“Nevertheless, such a dictionary-like structure would not allow us to define the difference between a cat and a tiger, or even between a canine and a feline animal. To do this, it is necessary to insert differences into the classification.
Aristotle, in his studies of definition, said that, in order to define the essence of a thing, we should select such attributes which “although each of them has a wider extension than the subject, all together they have not” (Posterior Analytics II, 96a, 35).
Such a structured representation was known in the Middle Ages as Porphyry’s Tree (because it was derived from the Isagoge of the Neo-Platonic philosopher Porphyry, living in the second-third century AD), and was still taken as a definitional model by the English searchers for a real character.
In a Porphyrian Tree each genus is divided by two differences which constitute a pair of opposites. Each genus, with the addition of one of its divisive differences, produces an underlying species, which is so defined by its genus and its constitutive difference.
In figure 10.2, there is an example of how a Porphyrian Tree establishes the difference between human beings and gods (understood as natural forces) and between human beings and beasts.
The terms in upper-case refer to genera and species while those in lower-case refer to differences, that is, to particular accidents which occur only in a given species. We see that the diagram defines a human being as a “rational and mortal animal,” which, in classical terms, is considered a satisfactory definition because there cannot be a rational and mortal animal which is not a human being, and only human beings are so.
Unfortunately this diagram does not tell us anything about the differences between dogs and cats, or horses and wolves, or cats and tigers. In order to obtain new definitions, new differences need to be inserted into the diagram.
Besides this, we can see that, although differences occur in one species, in this tree there are differences, such as “mortal/immortal,” which occur in two different species.
This makes it difficult to know whether or not the same differences will be reproduced at some further point in the tree when it becomes necessary to specify the difference not just between dogs and cats, but also between violets and roses, diamonds and sapphires, and angels and demons.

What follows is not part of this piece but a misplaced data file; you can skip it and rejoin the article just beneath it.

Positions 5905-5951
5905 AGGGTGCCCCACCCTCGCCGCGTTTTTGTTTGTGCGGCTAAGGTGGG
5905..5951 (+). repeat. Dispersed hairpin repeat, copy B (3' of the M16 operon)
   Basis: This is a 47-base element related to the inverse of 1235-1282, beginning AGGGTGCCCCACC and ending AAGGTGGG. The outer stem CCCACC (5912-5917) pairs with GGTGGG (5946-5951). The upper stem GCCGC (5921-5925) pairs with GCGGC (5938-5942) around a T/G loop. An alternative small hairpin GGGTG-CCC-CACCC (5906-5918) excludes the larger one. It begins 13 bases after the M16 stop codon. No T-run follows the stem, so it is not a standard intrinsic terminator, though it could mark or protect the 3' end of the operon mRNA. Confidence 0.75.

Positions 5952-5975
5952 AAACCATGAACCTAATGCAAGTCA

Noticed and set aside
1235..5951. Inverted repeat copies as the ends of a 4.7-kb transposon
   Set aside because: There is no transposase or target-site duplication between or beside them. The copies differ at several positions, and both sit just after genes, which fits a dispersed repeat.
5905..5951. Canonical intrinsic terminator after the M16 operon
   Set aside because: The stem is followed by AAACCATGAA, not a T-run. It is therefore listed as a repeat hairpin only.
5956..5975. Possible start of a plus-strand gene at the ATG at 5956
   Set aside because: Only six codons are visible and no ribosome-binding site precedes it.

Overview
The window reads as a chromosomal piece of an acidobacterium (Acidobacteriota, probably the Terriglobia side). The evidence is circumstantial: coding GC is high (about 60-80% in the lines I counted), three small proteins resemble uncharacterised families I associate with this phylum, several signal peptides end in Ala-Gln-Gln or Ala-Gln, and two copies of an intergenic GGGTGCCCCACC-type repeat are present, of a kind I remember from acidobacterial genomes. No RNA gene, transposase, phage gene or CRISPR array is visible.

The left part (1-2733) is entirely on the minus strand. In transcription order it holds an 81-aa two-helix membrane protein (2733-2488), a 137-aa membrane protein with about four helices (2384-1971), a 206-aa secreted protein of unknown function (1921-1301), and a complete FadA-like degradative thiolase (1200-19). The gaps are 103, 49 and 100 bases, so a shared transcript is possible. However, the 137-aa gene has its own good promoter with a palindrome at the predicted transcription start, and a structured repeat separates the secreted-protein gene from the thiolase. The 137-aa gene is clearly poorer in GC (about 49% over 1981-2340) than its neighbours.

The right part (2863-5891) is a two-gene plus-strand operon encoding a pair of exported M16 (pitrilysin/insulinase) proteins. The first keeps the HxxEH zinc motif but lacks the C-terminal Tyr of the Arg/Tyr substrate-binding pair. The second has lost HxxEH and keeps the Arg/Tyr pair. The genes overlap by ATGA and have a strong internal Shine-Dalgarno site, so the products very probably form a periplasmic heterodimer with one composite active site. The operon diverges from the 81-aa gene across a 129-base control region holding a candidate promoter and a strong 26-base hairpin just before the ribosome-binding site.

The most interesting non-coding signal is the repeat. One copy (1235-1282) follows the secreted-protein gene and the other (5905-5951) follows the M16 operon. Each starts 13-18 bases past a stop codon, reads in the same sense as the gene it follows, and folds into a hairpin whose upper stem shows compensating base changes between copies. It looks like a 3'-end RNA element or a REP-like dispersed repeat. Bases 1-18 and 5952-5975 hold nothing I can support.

Even taxonomy as practiced by modern zoology defines through dichotomies. Dogs are distinguished from wolves, and cats from tigers, on the basis of a dichotomy by taxonomic entities known as taxa (figure 10.3).
Yet modern zoologists are well aware that a system of classification is not the same as a system of definitions.
Classification does not capture the essence of the thing itself; it simply embeds things in a system of increasingly inclusive classes, where the lower nodes are linked by entailment to the upper ones: if something is a Canis familiaris, it cannot but be, by entailment, a Canis, a canid and a fissiped.
But Canidae and Fissipeda are taken as primitives only in the framework of the classification and are not considered as semantic primitives.
Zoologists know that, within their classification, at the node Canidae they must presuppose a set of properties common to the whole family, and that at the node Carnivora there is a set of properties common to the whole order: in the same vein, “mammal” is not a semantic primitive but a technical name which stands for (more or less) “viviparous animal which nourishes its young by the secretion of milk through its mammary glands.”
The name of a substance can be either designative (thus indicating the genus to which that substance belongs) or diagnostic, that is, transparent and self-definatory.
In Species plantarum by Linnaeus (1753), given the two species, Arundo calamogrostis and Arundo arenaria, their designative names show that they belong to the same genus and establish their difference; however, their properties are then made clearer by a diagnostic description which specifies that the Arundo calamogrostis is “calycibus unifloris, cumulo ramoso,” while the Arundo arenaria is “calycibus unifloris, foliis involutiis, mucronato pungentibus” (see Slaughter 1982: 80).
However, the terms used for this description are no longer pseudo-primitives–like those of the metalanguage of taxas; they are terms of the common natural language used for diagnostic purposes.
By contrast, for the authors of a priori languages, each expression had to express all the properties of the designated thing. We shall see how such a difficulty will affect all the projects discussed in the following chapters.”
Umberto Eco, The Search for the Perfect Language, translated by James Fentress, Blackwell. Oxford, 1995, pp. 225-7.